> for encodings that explicitly support the Attribute Set Identifier,
>
> advertising an attribute with Attribute Set Identifier set to
>
> zero is not allowed.
>
>  From a standardization perspective, there is not intended to be any
>
> fixed mapping between a given Attribute Set Identifier and a given
>
> application. A network operator wishing to advertise different attribute
>
> sets could configure the network equipment to advertise attributes with
>
> different values of the Attribute Set Identifier based on their
>
> objectives. The different applications (be they controller-based
>
> applications or distributed applications) would make use of the
>
> different attribute sets based on convention within that network.
>
> As an example, a network operator might choose to advertise
>
> four different attribute sets, in support of five different applications
>
> with the following mapping.
>
> Application                                           Attribute Set
> Identifier
>
> ===========================              ========================
>
> Distributed RSVP-based                           0 (implicit)
>
> auto-bandwidth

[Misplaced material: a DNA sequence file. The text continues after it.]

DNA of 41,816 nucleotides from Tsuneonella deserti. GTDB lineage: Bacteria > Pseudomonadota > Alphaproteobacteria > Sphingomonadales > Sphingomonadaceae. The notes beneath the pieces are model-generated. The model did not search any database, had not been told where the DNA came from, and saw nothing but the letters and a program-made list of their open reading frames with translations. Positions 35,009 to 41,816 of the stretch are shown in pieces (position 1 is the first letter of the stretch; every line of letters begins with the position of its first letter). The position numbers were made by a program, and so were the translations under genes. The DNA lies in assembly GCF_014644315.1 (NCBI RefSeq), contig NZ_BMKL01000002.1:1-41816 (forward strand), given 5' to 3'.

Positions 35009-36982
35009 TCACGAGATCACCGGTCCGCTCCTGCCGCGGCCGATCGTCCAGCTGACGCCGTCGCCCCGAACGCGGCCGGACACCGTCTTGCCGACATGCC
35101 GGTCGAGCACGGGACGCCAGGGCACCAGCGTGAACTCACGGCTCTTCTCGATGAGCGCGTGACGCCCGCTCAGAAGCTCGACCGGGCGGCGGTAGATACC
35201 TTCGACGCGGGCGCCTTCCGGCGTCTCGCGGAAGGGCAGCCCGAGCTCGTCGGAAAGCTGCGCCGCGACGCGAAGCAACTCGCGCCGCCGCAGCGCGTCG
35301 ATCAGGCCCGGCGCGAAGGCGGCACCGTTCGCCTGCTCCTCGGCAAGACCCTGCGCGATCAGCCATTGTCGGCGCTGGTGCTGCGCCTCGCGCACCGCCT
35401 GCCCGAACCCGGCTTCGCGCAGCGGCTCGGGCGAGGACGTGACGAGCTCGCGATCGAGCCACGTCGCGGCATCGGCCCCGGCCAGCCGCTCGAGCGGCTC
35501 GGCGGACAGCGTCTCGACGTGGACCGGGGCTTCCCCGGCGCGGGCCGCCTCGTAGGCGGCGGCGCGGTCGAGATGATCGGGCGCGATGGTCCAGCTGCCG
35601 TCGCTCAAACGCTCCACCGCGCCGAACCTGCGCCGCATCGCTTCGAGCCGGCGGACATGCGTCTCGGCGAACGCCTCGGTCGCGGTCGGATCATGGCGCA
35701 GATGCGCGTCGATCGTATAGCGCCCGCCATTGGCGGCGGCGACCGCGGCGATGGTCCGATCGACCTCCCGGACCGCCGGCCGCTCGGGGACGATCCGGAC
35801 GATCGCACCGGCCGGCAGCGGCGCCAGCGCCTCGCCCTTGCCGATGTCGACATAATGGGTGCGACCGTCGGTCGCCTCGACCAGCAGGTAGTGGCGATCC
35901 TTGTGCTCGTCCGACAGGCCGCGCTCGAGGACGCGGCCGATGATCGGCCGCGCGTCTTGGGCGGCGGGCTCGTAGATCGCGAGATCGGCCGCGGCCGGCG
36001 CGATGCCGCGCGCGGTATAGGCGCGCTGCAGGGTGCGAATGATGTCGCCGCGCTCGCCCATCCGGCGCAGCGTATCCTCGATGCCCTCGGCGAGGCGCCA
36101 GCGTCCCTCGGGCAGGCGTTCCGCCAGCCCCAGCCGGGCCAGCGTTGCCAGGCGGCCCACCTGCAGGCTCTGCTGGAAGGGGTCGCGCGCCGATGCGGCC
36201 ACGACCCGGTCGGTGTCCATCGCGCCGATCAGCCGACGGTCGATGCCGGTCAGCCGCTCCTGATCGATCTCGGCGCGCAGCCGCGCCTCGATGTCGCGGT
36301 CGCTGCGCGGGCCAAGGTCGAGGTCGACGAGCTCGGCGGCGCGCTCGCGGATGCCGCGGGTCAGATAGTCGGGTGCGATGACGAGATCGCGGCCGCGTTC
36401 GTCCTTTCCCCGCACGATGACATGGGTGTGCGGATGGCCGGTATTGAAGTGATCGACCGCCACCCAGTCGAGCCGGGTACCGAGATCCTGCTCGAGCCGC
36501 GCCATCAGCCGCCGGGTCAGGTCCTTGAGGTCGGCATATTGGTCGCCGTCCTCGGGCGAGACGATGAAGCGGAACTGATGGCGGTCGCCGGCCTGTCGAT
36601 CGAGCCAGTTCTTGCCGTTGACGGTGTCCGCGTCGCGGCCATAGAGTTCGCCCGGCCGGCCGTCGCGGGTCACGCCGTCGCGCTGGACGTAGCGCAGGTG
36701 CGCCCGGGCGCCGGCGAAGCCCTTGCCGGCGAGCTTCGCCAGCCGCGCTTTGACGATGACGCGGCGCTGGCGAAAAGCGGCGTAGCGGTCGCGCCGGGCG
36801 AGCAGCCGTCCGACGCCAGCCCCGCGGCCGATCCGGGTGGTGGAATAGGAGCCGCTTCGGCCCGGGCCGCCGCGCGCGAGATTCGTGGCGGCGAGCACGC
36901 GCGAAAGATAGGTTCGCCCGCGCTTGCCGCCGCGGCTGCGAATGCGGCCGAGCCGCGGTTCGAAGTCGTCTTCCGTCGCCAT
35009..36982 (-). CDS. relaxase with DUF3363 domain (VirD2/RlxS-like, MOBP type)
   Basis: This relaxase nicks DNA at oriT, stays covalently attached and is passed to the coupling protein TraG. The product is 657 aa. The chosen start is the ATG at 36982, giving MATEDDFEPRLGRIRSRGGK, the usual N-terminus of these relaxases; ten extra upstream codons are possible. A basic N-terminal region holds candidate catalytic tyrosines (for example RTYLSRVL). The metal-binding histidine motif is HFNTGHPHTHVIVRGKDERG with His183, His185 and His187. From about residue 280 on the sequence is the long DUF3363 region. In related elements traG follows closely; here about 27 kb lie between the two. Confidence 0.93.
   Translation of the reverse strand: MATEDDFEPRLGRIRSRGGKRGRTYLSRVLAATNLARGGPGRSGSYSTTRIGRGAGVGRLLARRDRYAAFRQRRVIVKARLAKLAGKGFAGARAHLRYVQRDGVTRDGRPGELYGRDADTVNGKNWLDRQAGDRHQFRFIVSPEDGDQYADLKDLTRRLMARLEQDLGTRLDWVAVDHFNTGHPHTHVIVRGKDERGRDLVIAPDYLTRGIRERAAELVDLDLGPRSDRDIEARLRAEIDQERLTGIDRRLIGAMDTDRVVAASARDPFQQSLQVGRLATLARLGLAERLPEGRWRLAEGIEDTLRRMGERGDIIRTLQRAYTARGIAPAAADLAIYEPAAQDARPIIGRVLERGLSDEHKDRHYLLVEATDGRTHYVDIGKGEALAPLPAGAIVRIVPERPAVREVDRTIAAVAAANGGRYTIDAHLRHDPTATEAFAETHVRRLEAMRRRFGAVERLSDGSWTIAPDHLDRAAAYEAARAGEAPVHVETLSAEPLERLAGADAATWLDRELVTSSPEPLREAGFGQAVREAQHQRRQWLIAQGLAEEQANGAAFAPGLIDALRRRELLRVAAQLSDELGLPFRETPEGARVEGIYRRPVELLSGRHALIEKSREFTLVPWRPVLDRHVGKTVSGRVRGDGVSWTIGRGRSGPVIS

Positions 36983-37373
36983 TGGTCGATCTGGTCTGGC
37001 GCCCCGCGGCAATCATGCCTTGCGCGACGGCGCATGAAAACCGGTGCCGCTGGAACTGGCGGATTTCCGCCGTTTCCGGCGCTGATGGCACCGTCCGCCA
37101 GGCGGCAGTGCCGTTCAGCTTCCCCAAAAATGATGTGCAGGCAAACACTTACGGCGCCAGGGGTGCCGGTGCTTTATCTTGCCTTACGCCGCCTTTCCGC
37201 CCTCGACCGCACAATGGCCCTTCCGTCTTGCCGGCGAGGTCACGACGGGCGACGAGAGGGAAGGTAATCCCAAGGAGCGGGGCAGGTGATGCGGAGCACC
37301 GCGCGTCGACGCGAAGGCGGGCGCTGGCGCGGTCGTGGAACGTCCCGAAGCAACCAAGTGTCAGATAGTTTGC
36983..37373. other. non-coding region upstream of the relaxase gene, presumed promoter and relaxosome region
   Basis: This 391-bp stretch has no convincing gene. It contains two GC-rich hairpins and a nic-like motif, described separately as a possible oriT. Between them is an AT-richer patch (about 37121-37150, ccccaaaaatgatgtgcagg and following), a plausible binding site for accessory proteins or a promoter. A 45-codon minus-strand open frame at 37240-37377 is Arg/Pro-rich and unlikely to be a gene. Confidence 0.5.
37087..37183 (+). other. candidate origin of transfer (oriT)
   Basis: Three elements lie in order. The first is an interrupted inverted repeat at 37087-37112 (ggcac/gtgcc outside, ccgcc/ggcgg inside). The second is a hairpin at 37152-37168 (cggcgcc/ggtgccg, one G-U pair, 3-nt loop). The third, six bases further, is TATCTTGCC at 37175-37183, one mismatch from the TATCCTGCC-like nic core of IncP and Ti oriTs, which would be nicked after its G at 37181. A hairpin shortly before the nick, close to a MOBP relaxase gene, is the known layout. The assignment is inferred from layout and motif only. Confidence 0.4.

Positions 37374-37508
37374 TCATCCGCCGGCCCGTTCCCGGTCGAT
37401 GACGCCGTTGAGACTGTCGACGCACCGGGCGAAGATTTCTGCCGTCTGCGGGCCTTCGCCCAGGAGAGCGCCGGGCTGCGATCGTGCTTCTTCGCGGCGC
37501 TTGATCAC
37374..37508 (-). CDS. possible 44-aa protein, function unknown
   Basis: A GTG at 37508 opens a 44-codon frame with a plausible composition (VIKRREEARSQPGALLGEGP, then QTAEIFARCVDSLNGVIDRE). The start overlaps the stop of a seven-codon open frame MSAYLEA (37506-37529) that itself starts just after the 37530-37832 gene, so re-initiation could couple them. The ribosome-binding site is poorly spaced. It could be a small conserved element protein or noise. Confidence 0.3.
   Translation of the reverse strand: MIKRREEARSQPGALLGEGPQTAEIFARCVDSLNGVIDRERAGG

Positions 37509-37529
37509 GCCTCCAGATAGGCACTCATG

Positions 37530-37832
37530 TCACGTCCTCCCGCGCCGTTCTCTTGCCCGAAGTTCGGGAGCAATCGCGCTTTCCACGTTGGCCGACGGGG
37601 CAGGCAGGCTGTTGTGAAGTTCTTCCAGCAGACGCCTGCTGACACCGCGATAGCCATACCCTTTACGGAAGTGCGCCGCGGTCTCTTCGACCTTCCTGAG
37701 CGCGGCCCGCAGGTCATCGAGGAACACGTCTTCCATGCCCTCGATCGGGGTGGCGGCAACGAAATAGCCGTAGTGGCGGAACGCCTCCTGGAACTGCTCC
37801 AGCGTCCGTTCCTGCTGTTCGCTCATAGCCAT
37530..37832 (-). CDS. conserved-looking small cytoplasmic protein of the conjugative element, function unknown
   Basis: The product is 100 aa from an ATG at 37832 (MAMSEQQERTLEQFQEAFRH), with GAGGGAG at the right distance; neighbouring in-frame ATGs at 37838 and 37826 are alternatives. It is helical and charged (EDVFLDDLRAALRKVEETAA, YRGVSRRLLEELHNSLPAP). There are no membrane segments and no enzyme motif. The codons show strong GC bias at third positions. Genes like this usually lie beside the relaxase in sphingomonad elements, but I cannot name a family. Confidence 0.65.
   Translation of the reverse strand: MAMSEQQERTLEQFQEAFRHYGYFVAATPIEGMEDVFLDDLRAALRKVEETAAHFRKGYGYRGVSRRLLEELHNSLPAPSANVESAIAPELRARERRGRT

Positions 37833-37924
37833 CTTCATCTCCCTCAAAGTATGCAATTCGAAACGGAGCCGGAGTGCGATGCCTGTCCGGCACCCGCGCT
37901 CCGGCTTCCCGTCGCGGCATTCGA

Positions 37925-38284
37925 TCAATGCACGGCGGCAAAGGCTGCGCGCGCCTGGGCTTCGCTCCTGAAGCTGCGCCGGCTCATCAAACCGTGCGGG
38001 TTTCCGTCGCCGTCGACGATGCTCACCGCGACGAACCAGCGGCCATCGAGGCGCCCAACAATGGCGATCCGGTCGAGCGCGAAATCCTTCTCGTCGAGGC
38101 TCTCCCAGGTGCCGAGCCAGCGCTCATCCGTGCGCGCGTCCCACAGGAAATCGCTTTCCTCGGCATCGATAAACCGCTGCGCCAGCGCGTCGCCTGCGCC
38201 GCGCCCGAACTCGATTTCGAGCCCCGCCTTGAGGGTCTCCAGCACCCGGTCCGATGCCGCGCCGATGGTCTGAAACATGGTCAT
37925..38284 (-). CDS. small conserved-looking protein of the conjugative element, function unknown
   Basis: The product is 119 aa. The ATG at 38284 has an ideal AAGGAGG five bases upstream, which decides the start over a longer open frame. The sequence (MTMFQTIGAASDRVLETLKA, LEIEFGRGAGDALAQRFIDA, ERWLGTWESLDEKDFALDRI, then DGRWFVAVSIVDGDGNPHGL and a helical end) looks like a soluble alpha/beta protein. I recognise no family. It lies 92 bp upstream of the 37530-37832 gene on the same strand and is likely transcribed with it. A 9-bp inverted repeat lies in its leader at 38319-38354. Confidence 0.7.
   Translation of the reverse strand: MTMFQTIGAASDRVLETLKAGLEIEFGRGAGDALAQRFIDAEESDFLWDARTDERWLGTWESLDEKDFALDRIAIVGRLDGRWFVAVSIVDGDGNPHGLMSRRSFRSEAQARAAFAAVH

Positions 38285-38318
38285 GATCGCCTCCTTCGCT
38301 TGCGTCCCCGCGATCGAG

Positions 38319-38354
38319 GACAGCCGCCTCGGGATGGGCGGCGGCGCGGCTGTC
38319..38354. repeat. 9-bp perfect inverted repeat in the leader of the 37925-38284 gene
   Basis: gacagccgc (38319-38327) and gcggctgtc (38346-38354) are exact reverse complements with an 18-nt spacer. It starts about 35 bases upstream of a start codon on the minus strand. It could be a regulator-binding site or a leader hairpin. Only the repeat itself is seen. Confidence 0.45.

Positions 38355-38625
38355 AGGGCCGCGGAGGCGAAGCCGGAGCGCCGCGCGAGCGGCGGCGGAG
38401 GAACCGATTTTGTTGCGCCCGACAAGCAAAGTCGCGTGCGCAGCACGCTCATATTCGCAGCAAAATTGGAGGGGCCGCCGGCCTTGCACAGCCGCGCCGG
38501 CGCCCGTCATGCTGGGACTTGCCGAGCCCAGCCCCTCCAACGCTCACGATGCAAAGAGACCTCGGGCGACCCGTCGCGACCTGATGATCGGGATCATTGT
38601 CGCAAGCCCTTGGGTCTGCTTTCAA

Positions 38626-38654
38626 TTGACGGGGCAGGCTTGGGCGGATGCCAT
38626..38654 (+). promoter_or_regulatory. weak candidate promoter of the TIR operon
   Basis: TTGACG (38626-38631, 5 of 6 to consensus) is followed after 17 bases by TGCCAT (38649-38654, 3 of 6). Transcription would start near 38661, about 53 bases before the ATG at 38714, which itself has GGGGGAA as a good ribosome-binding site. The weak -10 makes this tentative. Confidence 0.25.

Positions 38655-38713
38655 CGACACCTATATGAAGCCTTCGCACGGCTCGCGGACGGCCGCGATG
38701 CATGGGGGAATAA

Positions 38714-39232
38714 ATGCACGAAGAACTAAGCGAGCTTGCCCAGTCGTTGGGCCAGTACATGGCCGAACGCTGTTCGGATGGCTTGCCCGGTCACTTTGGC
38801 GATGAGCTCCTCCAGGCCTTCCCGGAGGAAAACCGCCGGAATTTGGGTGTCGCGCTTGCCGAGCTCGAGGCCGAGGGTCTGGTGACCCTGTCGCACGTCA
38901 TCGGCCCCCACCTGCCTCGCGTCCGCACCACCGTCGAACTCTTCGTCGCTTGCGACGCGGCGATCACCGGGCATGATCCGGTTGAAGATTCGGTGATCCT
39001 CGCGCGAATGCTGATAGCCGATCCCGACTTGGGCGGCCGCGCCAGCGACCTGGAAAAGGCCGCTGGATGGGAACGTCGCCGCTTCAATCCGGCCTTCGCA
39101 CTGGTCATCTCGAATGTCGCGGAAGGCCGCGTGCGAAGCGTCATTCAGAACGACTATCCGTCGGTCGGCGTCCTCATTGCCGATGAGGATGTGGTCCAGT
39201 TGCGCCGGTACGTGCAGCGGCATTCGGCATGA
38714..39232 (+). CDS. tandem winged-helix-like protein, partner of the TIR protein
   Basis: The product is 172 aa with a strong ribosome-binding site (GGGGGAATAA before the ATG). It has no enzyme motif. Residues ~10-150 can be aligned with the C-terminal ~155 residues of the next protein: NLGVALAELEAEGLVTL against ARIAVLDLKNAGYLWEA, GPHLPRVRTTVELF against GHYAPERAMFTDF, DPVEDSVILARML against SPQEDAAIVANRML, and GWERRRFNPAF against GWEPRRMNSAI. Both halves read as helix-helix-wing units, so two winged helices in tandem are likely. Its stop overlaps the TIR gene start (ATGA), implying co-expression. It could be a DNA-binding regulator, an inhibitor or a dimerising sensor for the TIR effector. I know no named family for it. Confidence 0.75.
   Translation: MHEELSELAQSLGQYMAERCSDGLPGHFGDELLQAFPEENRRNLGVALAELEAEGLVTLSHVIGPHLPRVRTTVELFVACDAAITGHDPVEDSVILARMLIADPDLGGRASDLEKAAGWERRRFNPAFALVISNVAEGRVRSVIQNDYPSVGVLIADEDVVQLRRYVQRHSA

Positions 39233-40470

>
> Centralized SR-based TE                          0 (implicit)
>
> Distributed SR-based FRR                         100
>
> Centralized RSVP-based                           200
>
> diverse low-latency paths
>
> Potential new application                        300
>
> that uses both SR and RSVP
>
> to build LSPs
>
> Below are descriptions of proposed encodings that allow attributes to
>
> be advertised with non-zero values of the Attribute Set Identifier.
>
> The Traffic-engineering Protocol sub-TLV is described as well, since it is
>
> needed to indicate what protocols are enabled on a link.
>
> ======
>
> Link Attribute Set sub-TLV
>
> The Link Attribute Set sub-TLV is a new sub-TLV for TLVs 22, 23, 141,
>
> 222, and 223. It allows different sets of link attributes to be
>